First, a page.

How Cigarette Smoke Affects Pets

by catfood

You wouldn’t think it necessary to explain why smoking around pets is bad. To what extent, though, do pets face harm from passive smoking? Because, after all, your pet isn’t exactly being doused in chemicals known to cause cancer, are they?

Wrong. When compared to humans, pets spend a lot more time indoors, making them more vulnerable to the carcinogens that may be present. Furthermore, dogs are just as vulnerable to the effects of these chemicals as humans are. Veterinarian Dr. Jan Bellows, DVM, of All House animals Dental Clinic in Weston, FL, claims that “dog and cat lungs are remarkably equivalent to human lungs.”

To illustrate the risks, consider the findings of recent studies:

Smoke exposure in dogs

Evidence suggests that the length of a dog’s muzzle affects the specific type of cancer it will acquire from exposure to cigarette smoke. Dogs with longer muzzles are at a greater risk for nasal and sinus cancers, as these anatomical features have more surface area on which carcinogens can accumulate, than do dogs with shorter or medium-length muzzles, which are at greater risk for lung cancer. This finding was gleaned from a review of recent studies published on


Cats and secondhand smoke

Secondhand smoke increases the risk of oral and lymph node malignancies in cats. When cats clean their fur, they unknowingly ingest the chemicals and toxins that have accumulated there. Veterinarian Carolynn MacAllister from Oklahoma State University says that as animals lick and clean themselves, the carcinogens in the environment can come into contact with the mucous membranes in their mouth.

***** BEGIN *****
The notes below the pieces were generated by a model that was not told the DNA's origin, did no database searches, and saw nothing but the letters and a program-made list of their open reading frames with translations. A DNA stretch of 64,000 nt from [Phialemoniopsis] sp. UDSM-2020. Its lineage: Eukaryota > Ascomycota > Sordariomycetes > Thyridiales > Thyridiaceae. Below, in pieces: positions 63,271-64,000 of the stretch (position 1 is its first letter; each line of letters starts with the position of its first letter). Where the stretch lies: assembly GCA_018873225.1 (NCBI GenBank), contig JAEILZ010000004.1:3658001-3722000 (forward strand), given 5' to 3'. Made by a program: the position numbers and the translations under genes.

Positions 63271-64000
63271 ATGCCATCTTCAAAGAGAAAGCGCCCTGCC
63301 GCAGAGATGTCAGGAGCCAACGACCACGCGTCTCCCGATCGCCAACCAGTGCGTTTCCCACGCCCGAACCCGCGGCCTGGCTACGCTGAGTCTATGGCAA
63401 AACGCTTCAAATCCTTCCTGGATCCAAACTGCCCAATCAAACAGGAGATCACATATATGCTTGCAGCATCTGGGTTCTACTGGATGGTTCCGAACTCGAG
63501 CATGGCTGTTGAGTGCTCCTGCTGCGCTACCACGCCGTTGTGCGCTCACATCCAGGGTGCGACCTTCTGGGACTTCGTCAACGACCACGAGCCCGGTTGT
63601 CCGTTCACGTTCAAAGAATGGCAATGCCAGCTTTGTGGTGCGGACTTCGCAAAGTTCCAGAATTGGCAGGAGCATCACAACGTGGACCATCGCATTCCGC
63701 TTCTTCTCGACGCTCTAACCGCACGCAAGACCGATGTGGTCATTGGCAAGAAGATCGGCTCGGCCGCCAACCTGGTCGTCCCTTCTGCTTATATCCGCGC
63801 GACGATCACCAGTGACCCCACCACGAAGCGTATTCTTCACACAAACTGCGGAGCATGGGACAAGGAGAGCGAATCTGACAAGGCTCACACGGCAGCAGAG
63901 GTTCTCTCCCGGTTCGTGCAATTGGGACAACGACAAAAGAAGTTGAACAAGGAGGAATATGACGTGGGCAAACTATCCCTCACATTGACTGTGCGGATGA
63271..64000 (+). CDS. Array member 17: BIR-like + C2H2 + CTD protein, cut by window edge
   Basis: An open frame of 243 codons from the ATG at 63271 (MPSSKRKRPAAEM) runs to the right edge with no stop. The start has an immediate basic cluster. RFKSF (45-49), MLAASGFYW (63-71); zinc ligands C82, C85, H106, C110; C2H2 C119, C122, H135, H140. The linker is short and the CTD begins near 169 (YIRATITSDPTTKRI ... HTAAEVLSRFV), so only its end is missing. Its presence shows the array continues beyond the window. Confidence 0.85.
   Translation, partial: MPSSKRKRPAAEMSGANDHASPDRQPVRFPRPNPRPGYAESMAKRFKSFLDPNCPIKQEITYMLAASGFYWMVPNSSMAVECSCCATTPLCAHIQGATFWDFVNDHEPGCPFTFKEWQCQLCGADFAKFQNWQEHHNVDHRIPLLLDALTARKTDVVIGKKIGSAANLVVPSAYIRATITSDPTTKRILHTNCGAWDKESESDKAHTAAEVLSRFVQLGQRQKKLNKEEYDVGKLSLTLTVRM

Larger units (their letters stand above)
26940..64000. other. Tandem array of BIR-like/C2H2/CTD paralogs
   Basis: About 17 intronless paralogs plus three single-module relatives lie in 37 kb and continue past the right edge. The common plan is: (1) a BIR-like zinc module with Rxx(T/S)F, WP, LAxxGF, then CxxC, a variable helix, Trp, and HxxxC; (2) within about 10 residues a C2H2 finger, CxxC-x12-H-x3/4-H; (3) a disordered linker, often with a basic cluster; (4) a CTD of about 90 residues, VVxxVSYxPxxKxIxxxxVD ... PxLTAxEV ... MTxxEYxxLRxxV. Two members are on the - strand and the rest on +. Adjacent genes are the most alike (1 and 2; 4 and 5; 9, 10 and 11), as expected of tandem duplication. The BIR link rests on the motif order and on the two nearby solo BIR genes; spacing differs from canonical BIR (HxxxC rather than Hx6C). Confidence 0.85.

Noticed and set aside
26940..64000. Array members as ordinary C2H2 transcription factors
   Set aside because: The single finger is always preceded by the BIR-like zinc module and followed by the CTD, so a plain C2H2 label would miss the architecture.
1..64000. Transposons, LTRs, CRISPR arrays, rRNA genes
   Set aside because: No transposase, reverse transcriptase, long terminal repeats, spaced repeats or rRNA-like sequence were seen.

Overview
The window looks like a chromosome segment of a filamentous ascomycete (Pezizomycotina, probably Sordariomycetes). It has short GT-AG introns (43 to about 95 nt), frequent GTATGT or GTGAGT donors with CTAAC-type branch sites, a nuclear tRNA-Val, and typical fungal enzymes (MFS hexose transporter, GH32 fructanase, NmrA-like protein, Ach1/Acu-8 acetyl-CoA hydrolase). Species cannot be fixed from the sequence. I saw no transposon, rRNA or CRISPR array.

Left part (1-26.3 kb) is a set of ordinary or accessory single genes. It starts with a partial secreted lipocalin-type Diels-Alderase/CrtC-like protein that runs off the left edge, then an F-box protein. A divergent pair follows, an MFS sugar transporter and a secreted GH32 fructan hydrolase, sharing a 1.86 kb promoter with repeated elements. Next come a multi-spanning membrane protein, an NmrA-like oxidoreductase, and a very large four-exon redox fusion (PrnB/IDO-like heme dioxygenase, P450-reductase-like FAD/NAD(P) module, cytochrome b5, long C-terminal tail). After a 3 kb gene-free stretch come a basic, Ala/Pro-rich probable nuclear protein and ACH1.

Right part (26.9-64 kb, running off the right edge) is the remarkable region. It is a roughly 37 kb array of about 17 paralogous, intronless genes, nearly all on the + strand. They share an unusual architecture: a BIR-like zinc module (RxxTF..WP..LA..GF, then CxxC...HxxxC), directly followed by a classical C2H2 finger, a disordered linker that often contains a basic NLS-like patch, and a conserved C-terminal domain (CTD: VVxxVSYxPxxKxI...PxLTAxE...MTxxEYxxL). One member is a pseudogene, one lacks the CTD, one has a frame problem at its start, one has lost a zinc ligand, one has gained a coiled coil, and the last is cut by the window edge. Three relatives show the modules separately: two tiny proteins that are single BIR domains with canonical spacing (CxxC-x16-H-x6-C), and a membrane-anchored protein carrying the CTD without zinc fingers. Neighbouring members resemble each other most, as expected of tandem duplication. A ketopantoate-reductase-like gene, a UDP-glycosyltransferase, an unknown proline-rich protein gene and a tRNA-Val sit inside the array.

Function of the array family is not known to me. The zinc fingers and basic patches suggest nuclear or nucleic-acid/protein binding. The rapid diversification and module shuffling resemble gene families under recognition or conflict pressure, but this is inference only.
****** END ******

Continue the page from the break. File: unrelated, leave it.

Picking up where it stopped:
Cats whose owners smoke a pack a day or more have a threefold increased risk of developing malignant lymphoma, according to research published in the American Journal of Epidemiology. And a study published in Veterinary Medicine indicated that the most prevalent and aggressive form of mouth cancer in cats is four times more likely to be diagnosed in cats exposed to smoke from one to 19 cigarettes daily.


Small animals and secondhand smoke

There is a high danger of lung cancer and pneumonia in birds that are exposed to secondhand smoke, as these creatures have particularly sensitive respiratory systems. Rabbits, like humans, can develop cardiac problems after being exposed to secondhand smoking.

Cigarettes are particularly dangerous to animals because of the nicotine they contain; therefore, it is better to never have them in the house.


Positively, a 2008 study published in Tobacco Control found that over a third of pet-parent smokers asked stated they would try to quit smoking if they were informed about the dangers of secondhand smoke to their dogs. Therefore, please tell all your smoking friends about this. I can assure you that they dread the dreaded phone call from their veterinarian that begins, “It’s cancerous.”

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